O'CONNELL v. Roper Electric Company, Inc.

Annotate this Case

498 S.W.2d 847 (1973)

W. R. O'CONNELL, Administrator of the Estate of Annabelle O'Connell, Deceased, and Robert O'Connell, Plaintiffs-Appellants and Respondents, v. ROPER ELECTRIC COMPANY, INC., Defendant-Appellant, and Omar M. Roper and Alma C. Roper, Defendants-Respondents.

Nos. 9276, 9277.

Missouri Court of Appeals, Springfield District.

August 10, 1973.

Motion for Rehearing or to Transfer Overruled August 28, 1973.

Application to Transfer Denied October 8, 1973.

*849 Thomas Strong, William J. Hart, Horace S. Haseltine, Springfield, for plaintiffs-appellants and respondents, W. R. O'Connell, Annabelle O'Connell and Robert O'Connell.

Glenn A. Burkart, Buell F. Weathers, Springfield, for defendant-appellant Roper Electric Co., Inc.

Russell G. Clark, Springfield, for defendants-respondents Omar M. Roper and Alma C. Roper.

Motion for Rehearing or to Transfer to Supreme Court Overruled August 28, 1973.


This is a suit for personal injuries by a wife and resulting damages to her husband, arising from the wife's slip and fall on an ice-coated driveway which was used as a walkway to a business office. Plaintiffs Annabelle and Robert O'Connell were awarded jury verdicts of $30,000.00 and $7500.00, respectively, against defendant Roper Electric Company, Inc., and the jury exonerated individual defendants Omar Roper and Alma Roper. Defendant Roper Electric Company has appealed from the judgment in favor of the plaintiffs and the plaintiffs have appealed from the judgment entered in favor of the individual defendants. By stipulation of the parties the appeals were consolidated in this court.[1] We affirm the judgment.

On January 2, 1970, Omar Roper was the owner of property located at 2218 North Howard, a north-south street in Springfield. He and his wife, Alma, resided in a house which was located near the street and which faced west. Behind the Roper residence was a two-story structure housing Roper Electric Company and which was orally leased to Roper Electric Company by Mr. Roper for $160.00 monthly rental. Mr. Roper was president of Roper Electric Company, Mrs. Roper was vice-president of the corporation, and a son was the secretary-treasurer of the firm. Plaintiff Robert O'Connell was an *850 employee of Roper Electric Company and a brother of Mrs. Roper.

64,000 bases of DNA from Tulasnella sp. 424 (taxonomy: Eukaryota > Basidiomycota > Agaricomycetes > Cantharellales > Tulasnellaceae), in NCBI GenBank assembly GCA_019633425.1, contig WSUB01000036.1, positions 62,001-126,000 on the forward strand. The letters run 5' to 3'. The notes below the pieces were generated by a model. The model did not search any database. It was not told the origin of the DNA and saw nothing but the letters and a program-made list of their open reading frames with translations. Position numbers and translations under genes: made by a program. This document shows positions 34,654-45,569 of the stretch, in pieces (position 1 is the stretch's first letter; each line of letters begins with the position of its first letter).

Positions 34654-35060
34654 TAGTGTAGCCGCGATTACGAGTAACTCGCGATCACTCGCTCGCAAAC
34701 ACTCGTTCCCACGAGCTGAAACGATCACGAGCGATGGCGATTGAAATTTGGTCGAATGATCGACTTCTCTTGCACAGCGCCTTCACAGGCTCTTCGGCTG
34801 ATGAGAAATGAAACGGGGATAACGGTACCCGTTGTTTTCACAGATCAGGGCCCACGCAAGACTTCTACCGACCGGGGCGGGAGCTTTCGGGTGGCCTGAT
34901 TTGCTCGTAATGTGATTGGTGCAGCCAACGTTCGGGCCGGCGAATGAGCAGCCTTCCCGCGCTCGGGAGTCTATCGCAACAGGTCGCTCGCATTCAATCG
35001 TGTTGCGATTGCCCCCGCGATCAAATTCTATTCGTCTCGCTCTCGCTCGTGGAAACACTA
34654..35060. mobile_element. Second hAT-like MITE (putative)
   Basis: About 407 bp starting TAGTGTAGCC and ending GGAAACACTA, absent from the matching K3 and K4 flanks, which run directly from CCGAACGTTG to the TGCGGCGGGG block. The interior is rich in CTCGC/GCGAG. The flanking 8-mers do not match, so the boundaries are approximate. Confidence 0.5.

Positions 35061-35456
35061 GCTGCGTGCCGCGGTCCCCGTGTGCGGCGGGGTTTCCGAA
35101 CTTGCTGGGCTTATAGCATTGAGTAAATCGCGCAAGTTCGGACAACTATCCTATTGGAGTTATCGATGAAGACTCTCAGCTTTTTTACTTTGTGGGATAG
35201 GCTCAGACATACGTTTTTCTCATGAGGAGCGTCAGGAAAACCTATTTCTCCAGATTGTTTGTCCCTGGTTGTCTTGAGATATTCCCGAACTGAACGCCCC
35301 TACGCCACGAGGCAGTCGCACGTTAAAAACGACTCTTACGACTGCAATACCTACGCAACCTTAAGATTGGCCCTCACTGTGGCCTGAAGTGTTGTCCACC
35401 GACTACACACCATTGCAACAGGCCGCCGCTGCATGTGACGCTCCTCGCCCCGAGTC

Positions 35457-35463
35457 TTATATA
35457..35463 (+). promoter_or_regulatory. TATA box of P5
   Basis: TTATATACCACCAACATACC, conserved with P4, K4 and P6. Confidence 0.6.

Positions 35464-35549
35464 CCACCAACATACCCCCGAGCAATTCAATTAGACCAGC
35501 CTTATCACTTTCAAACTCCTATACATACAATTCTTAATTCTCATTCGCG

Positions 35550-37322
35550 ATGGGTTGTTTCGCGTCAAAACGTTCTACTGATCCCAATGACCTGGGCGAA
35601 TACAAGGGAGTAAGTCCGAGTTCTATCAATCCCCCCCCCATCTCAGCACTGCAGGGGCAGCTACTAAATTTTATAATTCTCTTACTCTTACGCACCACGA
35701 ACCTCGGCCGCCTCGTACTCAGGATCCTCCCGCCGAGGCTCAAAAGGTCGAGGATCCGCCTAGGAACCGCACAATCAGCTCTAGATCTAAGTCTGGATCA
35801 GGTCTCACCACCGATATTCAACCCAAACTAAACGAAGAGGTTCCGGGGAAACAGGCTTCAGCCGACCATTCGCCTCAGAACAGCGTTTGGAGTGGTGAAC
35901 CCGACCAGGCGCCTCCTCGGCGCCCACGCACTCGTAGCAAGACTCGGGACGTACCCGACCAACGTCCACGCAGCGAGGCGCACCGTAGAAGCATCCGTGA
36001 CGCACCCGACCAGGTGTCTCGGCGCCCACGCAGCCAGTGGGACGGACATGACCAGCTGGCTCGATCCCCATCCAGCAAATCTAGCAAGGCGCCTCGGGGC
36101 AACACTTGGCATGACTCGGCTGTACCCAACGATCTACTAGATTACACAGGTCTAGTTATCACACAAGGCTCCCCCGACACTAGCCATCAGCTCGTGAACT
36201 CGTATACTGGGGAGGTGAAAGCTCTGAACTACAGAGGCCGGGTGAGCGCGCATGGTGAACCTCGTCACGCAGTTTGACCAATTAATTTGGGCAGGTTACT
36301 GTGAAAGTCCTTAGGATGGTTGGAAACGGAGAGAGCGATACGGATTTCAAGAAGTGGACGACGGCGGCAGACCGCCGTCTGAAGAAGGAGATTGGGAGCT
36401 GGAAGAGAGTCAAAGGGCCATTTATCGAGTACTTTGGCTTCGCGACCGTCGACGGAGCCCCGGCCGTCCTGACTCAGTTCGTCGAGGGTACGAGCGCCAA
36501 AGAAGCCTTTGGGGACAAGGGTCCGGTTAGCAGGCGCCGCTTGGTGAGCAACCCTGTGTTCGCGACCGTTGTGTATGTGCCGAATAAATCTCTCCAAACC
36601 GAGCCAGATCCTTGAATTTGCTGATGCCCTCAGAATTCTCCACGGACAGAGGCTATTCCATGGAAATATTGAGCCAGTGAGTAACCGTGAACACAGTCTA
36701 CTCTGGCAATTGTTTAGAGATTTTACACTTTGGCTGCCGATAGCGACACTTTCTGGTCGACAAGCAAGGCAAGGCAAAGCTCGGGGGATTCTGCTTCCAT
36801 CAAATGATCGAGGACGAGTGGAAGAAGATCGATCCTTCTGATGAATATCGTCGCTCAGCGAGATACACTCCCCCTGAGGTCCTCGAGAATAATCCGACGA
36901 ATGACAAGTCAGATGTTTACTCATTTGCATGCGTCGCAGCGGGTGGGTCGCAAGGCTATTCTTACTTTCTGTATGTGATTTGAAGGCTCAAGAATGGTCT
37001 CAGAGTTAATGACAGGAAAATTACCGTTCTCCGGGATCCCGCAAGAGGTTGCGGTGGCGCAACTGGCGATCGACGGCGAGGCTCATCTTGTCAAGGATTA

Access to the office of Roper Electric Company was by way of a paved driveway which was located north of the Roper's residence. The driveway commenced at the east curb line of Howard Street and sloped up and east, crossed a north-south sidewalk, and continued on an upslope eastward to Roper Electric Company. A curbing and wrought iron fence separated the driveway from the Roper yard. Signs painted on both sides of the curbing of the driveway just east of the sidewalk, directed "Please Park In Street". The only vehicular traffic permitted to use the driveway was as follows: the Roper's neighbor [owner of the north half of the drive] who lived just north of the driveway and whose garage was located at the northeast end of the drive; various delivery vehicles who had business with Roper Electric Company; sometimes, a dairy truck which delivered milk to the Roper residence; motor vehicles owned by Roper Electric Company, including a station wagon and an automobile furnished Mr. and Mrs. Roper by the corporationusually parked at the rear of their residence. In addition to the limited vehicular use of the driveway it was also used as a sidewalk or walkway from Howard Street to Roper Electric Company's office by the company's employees, customers and salesmen who called on the firm. Such persons were required to park their motor vehicles on Howard Street and walk up the driveway to the office.

The portion of the driveway between the east curb line of Howard Street and the sidewalk was constructed at the time the street was paved in the 1930's and the cost of this "approach" was assessed against the abutting property and included in the paving tax bill paid by Mr. Roper. Roper Electric Company had thereafter paid the cost of paving the remaining portion of the driveway and paid for the maintenance of the driveway, including prior snow and ice removal. The signs directing street parking were painted on the curbing when the driveway was paved "many years" prior to January 2, 1970.

Between December 28, 1969 and January 1, 1970 there had been intermittent snow in Springfield and sub-freezing temperatures.[2] Snow and ice had been removed from many of the city's major streets by January 2, but Howard Street had not been cleaned. During this period the driveway to Roper Electric Company had not been cleaned, nor had any gravel, sand, cinders, salt or other substance been placed on it. On January 2 the surface of the driveway was rough, rutted and had dips and gulleys of ice [caused by vehicular traffic and "spinning of tires"] and that portion of the drive between the curb line of Howard Street and the sidewalk was more rutted and ridged with ice than the rest of the drive. Mr. Roper described the condition of the driveway on the morning of January 2 as "dribbly" ice, "ridged", "so if you step on it and not hold your balance, you might fall". Snow and ice were mounded up on the curbing of the drive. Employees of Roper Electric Company who walked up the driveway the morning of January 2 had to "zigzag" and "pick" their way up the "very slippery" drive because of the rough, humped and rutted ice and snow.